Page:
How to create brand connections with gen Z, starting with university freshers’ week
As they form habits and allegiances for the rest of their lives, are university students an undervalued marketing audience? Louise Millar of student marketing agency Seed (part of the Amplify group) thinks so. Here’s Millar’s course synopsis for student marketing 101.
How do smart brands engage university students at freshers’ week – and beyond? / Anthony DELANOIX via Unsplash
For many brands targeting the UK youth market, students and their £12.7bn annual spending power are a no-brainer. With an annual intake of 600,000+ new students, freshers’ week is prime time, with fairs providing the biggest arena for brands to target up to 10,000 students IRL at one time, with no audience wastage.
Hitting them when that first loan drops, when they’re getting their first taste of ‘spendependence,’ is a tactical opportunity to get on their right side. But it’s a highly competitive market, and savvy students aren’t instantly converted to brand loyalty by one-off activations. So brands need to look beyond freshers’ week if they want to truly engage on a long-term basis.
Over the three years (minimum) that they spend at university, students shape social and financial habits that last to graduation and beyond. Brands can take advantage of their receptive mindset, and the condensed target market, by building an approach that plays into their values and their predictable behavior patterns, connecting with the next generation at the most formative period of their lives. Here’s how.
The term-to-term mindset
Each term across the year sees different core behaviors at play – and, therefore, distinctive brand opportunities:
Term 1: It’s an exciting but turbulent time. It’s a period of immense personal change where they’re trying to find their own identity and are no longer tied to family habits. They’re experimenting with boundaries and habits, and are learning core life skills for the first time. They’re also forming new relationships, seeking belonging by exploring different communities, and enjoying new experiences. Brands should consider how to welcome, celebrate and support them during this time. It’s about being fun and offering practical support.
Term 2: They’ve found their feet and have established relationships to set them up for the next three years. Time is more precious as study gets more serious and they’ve settled into a routine. As habits start to become more rigid, it’s essential that brands maintain a presence to ensure customer retention and stay front of mind. This term should aim for regular engagement opportunities to build relationships.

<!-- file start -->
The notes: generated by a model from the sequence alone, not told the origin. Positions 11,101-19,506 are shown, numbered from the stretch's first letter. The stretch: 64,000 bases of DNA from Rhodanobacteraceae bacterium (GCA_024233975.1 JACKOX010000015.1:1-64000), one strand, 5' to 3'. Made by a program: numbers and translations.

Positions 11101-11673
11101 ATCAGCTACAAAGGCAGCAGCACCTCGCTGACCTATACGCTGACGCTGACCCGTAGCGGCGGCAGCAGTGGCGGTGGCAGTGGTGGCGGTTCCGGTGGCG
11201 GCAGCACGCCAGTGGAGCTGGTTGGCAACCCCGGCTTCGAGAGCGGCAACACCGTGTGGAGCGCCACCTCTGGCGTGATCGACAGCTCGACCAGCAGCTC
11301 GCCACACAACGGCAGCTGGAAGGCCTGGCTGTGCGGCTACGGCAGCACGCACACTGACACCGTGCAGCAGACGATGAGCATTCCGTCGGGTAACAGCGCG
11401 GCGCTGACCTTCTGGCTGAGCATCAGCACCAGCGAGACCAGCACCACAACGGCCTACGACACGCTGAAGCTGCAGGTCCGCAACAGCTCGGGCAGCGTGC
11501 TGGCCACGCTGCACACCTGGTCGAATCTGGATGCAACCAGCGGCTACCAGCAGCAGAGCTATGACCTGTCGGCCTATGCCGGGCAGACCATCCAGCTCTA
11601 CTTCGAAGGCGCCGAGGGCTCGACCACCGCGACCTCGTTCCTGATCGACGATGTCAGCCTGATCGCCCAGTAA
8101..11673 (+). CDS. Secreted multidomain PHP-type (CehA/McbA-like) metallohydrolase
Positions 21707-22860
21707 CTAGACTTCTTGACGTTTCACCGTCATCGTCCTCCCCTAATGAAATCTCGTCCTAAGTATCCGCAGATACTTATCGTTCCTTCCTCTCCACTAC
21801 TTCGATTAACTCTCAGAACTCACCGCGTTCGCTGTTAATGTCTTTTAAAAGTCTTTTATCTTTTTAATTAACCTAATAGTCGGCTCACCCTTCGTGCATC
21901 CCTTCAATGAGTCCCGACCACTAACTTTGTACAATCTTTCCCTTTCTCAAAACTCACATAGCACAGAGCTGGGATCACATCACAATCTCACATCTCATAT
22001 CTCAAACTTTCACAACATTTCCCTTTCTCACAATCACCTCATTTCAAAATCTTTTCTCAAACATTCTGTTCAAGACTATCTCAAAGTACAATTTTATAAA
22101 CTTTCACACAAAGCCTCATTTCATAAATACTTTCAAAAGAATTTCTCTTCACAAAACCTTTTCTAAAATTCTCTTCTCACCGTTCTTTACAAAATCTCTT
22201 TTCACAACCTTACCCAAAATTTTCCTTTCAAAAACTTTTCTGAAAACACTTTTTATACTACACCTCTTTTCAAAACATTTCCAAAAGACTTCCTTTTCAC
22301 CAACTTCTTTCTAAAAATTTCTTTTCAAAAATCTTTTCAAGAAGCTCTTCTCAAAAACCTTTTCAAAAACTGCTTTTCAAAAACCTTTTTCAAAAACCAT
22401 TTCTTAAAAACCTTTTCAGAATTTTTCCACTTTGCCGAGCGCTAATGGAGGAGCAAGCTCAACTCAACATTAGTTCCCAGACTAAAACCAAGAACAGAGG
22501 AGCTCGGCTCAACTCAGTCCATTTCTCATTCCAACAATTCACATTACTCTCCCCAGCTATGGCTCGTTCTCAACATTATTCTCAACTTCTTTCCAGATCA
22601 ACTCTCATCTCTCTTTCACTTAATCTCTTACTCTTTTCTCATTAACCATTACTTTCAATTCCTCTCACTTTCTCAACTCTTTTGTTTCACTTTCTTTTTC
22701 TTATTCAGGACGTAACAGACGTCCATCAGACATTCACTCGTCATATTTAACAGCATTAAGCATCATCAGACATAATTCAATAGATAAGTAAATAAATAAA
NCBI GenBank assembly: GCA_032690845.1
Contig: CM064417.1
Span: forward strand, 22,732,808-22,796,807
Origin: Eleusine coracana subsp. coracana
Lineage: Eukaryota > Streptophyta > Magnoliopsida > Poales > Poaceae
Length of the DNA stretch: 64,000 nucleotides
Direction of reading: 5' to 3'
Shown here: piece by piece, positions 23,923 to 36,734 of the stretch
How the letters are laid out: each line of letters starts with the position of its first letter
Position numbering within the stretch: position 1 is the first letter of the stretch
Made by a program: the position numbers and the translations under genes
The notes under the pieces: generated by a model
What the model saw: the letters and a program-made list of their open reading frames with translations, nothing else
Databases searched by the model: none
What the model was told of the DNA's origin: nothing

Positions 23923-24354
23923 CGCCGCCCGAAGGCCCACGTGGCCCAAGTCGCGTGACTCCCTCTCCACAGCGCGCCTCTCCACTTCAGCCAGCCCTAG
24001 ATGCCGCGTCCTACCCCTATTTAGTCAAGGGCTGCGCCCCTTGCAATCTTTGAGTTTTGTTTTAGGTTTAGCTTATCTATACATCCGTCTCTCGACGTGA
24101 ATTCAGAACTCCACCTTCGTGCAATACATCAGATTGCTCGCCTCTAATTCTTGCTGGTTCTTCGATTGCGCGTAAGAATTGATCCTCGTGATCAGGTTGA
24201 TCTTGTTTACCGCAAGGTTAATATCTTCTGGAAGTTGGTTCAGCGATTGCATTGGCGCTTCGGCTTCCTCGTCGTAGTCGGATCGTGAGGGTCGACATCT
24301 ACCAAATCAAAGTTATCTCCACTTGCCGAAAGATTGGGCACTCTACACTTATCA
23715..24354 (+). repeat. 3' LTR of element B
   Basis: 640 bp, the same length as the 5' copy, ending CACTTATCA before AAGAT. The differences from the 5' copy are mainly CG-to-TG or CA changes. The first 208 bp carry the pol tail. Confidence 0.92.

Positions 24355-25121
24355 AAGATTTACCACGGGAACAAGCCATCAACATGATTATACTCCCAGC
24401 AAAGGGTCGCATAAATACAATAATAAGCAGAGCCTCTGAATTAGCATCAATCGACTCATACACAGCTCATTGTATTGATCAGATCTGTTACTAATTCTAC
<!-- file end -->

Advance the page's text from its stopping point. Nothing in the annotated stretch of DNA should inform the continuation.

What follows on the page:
Term 3: It’s a term of two halves, going from peak academic pressure to relief and celebration that it’s over (and school’s out for summer). Money is tighter; loans are running dry; pressure is mounting. Exams are imminent. They are stressed. What they need from brands is to feel supported, offering moments of relief to raise a smile with minimal value exchange expected. Consider how to tackle the life elements that fall to the wayside when everyone is studying (eating well, sleeping, wellness) or how to go where they are to connect: libraries, halls and shared flats.
Once the worst is over, it is time to party. Brands should play into holiday hedonism and deliver a memorable experience to celebrate the achievement of a year done and dusted. Go big.
The power of value
While students have a strong desire to connect with brands that reflect their ethics and identities, there’s a huge intention v behavior gap. Principles cost something, and students acknowledge limitations based on their financial pressure points. Brands should understand where and how they can offer value, but don’t be blasé about standing for something. 25% of students have changed which brands they buy from; 17% have boycotted a brand based on ethics.
Students may have a lot to spend, but they make very conscious decisions about how, where, when and why. They’re much more likely to trial and sample if they feel brands understand that they habitually budget and then thoughtfully splurge. Discount offers and long-term deals make them feel like they’re being invested in. Give them the little things they don’t spend on, or samples to entice them. Product and brand engagement will increase.
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Peer-to-peer reigns supreme
Peer-to-peer recommendations remain one of if not the most powerful tools for ongoing targeting with students. 78% of Seed’s 10,000+ student and youth network said that a recommendation from a friend was the number one influencing factor in recent purchase decisions. With fierce competition from brands, it can be the difference between a one-off purchase and deep-rooted allegiance. By tapping into this power of community, brands can drive exponential reach and engagement through individuals’ networks and connections.
That’s where Student Brand Ambassadors (SBAs) come into play. SBAs can facilitate continuous touchpoints across the year as genuine advocates that emanate brand love because they have an authentic passion for it. When seeking a dream team, brands should be clear and confident about who their ideal ambassador is, prioritizing legitimate representatives over someone with a lot of followers looking for a pay cheque.
Once they’re established, it’s time to hand over ownership. SBAs know how to talk to their peers, adapting brand activity and communications to be hyper-relevant to students at their university. It’s as close to having brand communications tailored to each individual as it can get.
Seed will be diving into this and more at IRL event: On Campus, In Culture and Beyond: Creating brand connection with gen Z beyond Freshers’.
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